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Flashcards in Exam 3- cognition Deck (51)
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Cognition and Perceptual Impairments categories

~higher order/ executive function


Cognition and perceptual impairments: cognition categories

~attention deficits
~memory impairments


Cognition and perceptual impairments: cognition categories- attention deficits

~Sustained attention
~Selective attention
~Divided attention
~Alternative attention


Cognition and perceptual impairments: cognition categories- memory impairments

~immediate recall
~short- term
~long- term


Cognition and perceptual impairments: Higher-order/ executive function

~Purposive action
~Effective performance



Ability to move



Want to do something so you plan your movement


Purposive action

When you are able to do an action that has a pursue


Cognition and perceptual impairments: Higher-order/ executive function

~Purposive action
~Effective performance


Cognition and perceptual impairments: performance

~body scheme/ body image
~spatial relations impairment


Cognition and perceptual impairments: body scheme/ body image

~Unilateral neglect
~Right-left discrimination
~Finger agnosia


Cognition and perceptual impairments: spatial relations impairment

~Figure-ground discrimination
~Form discrimination
~Spatial relations
~Position in space
~Topographical disorientation
~Depth and distance perception
~Vertical disorientation


Unilateral neglect

~inability to recognize half of your sensory form ½ your body that is not due to a sensory loss
~Usually left side
~pusher- push towards their affected side/ involved side
~The person will not know/ think about the involved side; the body wants to compensate and will push towards the involved side to try and make a new midline



~No insight or awareness of their injury; their brain does not know that they has had the injury
~Usually resolved in the first few months
~Usually more prominent right CVA



~“body agnosia”
~Difficulty with body structure and the relationship with one body part to another; where is my elbow in relationship to my hand


Right-left discrimination

~No clue on R/L
~Have to put some other input besides r/l; tapping, colors, etc


Finger agnosia

~Cant figure out how to use the fingers in a helpful fashion; any fine motor skill is not easy
~Opposition, tying shoes, buttoning, etc


Figure-ground discrimination

~You wont be able to discriminate between lines to find a figure; will just random line and not image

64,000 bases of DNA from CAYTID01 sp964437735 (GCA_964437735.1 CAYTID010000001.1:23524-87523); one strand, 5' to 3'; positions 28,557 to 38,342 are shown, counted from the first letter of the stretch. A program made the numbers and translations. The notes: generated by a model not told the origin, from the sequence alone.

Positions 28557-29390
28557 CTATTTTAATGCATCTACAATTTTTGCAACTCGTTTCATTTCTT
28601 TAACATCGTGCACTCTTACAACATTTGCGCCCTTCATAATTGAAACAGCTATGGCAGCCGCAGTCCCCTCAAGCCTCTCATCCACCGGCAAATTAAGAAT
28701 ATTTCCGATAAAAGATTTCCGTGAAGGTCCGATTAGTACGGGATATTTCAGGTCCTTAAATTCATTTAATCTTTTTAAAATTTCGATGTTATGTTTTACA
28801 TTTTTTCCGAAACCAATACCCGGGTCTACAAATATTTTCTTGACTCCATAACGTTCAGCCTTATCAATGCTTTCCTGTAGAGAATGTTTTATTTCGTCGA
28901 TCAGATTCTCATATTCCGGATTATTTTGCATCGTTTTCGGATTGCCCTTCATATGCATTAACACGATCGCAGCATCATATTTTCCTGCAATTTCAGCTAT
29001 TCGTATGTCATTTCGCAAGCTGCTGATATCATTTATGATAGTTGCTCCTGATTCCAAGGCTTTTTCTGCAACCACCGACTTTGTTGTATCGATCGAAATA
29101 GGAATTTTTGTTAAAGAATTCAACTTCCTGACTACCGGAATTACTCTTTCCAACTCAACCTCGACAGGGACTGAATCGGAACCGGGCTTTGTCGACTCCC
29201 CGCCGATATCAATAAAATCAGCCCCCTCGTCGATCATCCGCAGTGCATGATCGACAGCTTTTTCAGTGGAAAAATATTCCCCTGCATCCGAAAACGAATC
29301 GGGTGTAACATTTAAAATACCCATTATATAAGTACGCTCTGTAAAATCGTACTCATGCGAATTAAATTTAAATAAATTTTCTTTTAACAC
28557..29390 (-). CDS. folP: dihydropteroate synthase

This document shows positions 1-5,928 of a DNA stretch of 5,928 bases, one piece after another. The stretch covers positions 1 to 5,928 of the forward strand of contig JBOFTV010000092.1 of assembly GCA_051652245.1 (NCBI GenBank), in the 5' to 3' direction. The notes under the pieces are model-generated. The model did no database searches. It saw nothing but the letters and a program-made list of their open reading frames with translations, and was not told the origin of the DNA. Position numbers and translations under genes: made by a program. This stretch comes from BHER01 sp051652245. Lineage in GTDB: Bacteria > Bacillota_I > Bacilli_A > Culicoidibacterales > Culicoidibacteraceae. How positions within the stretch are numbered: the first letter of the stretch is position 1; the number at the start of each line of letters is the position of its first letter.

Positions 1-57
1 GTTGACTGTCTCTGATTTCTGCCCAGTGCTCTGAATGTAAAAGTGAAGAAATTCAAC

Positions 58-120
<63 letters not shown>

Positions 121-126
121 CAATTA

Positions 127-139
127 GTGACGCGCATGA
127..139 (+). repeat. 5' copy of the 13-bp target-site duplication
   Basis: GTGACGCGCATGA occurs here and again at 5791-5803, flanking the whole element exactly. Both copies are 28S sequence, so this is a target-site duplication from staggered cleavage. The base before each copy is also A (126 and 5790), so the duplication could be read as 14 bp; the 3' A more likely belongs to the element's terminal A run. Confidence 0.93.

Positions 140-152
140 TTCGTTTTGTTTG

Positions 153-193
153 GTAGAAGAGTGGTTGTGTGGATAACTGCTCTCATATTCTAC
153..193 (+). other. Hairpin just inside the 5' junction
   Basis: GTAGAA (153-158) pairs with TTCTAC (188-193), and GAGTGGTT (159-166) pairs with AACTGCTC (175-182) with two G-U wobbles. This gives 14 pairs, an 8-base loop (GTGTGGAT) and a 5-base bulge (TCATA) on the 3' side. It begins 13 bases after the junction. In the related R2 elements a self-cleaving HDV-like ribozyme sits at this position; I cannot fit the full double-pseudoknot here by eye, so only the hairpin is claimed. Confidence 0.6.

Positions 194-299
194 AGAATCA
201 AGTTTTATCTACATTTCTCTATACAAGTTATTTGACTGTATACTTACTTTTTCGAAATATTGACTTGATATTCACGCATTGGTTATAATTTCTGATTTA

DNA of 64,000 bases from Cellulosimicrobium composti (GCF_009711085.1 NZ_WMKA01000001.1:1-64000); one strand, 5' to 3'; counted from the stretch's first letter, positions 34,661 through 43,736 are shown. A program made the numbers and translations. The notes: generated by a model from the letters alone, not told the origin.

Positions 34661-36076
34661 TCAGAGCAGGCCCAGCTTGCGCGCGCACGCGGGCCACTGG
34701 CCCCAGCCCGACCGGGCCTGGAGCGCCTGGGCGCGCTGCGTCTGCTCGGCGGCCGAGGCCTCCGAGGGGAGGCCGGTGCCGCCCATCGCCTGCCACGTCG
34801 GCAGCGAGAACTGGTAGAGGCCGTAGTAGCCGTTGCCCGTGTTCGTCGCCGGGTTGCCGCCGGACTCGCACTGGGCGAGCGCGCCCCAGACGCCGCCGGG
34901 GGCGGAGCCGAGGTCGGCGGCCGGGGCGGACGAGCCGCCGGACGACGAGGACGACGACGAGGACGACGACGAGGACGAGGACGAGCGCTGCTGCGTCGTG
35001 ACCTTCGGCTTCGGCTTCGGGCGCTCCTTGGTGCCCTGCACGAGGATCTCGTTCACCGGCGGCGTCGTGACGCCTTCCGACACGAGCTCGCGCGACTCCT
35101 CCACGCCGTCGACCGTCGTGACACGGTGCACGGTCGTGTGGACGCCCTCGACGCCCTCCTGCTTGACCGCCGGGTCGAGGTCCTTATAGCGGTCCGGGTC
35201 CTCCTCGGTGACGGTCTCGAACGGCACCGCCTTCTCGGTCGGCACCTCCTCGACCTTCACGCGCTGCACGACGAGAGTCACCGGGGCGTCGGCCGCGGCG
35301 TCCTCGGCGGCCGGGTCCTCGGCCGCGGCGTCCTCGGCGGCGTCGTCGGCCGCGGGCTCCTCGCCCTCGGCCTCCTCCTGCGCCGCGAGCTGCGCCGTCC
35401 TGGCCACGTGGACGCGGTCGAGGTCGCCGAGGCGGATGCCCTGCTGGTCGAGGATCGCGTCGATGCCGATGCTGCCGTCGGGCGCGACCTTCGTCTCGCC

~Cant see where things are because they are all just in the background
~Cant figure out where to grab on a wheelchair


Form discrimination

~Small difference are hard for the pt to discriminate/ separate
~If you open up a drawer- there are lots of long skinny object (pencils, pens, tooth brush, etc) but they all look the same to the stroke pt


Position in space

~Up, down, in, out, below, above- all a jumbled mess to them
~Get on top of the table? Put you hand on top of your knee? Etc
~They cannot understand what that means


Topographical disorientation

~Map- if you want them to gym from their room, they wont remember how they got there (the twists and turns)
~They wont remember how to get to the restroom
~Very common in TBI and stroke; good reason to keep them in therapy


Depth and distance perception

~Can be visual
~Do you where glasses? Near or far sighted?
~Stairs- can look like a slide or a wall; pouring into a glass; curves; potholes/ bumps in the ground


Vertical disorientation

~Everyone is off by 10-15*at first after stroke; not standing straight because they think the world is off tilted
~The world is off to them, so they walk funny/ at an angle
~*like you are walking through the crazy house
~Typically gets better; can occur in either type of stroke (right or left)



~visual agnosia
~auditory agnosia
~tactile/ asterognosis


Visual agnosia

~Has normal eye function/ their eyes work
~They have problems naming the object when they just looking at it
~If they can hold it, they can name it right away
~Just can’t process the visual pathways to say what it is


Auditory agnosia

~They can still hear, but is a sound has a similar sound, it sound the same
~Inability to recognize/ decipher the sounds
~Bark and lightening; cell phone and an ambulance going down the street, voices will probably sounds similar
~Typically have other processing issues


Tactile/ astereognosis

Cant tell you what it is when it is in your hand without looking at it





Ideomotor apraxia

~Breakdown btw concept and performance
~They can do the task but they cannot do the task when asked
~Can brush their teeth without thinking, but if you ask them to do it, they cant
~Can get it form an idea to a motor
~You can sometimes trick them into doing it (if you tell them to stand, they cant, but if you try and get them to get a drink of water, they will easily stand up)
~Also tend to perseverate (motor or verbal)- yes, yes, yes, yes or they keep doing the same action over and over again


Ideational apraxia

~A complete failure of the conceptionalization of the task
~Cant even do the task
~Have no idea on how to put the tasks together to walk, stand up, roll over, etc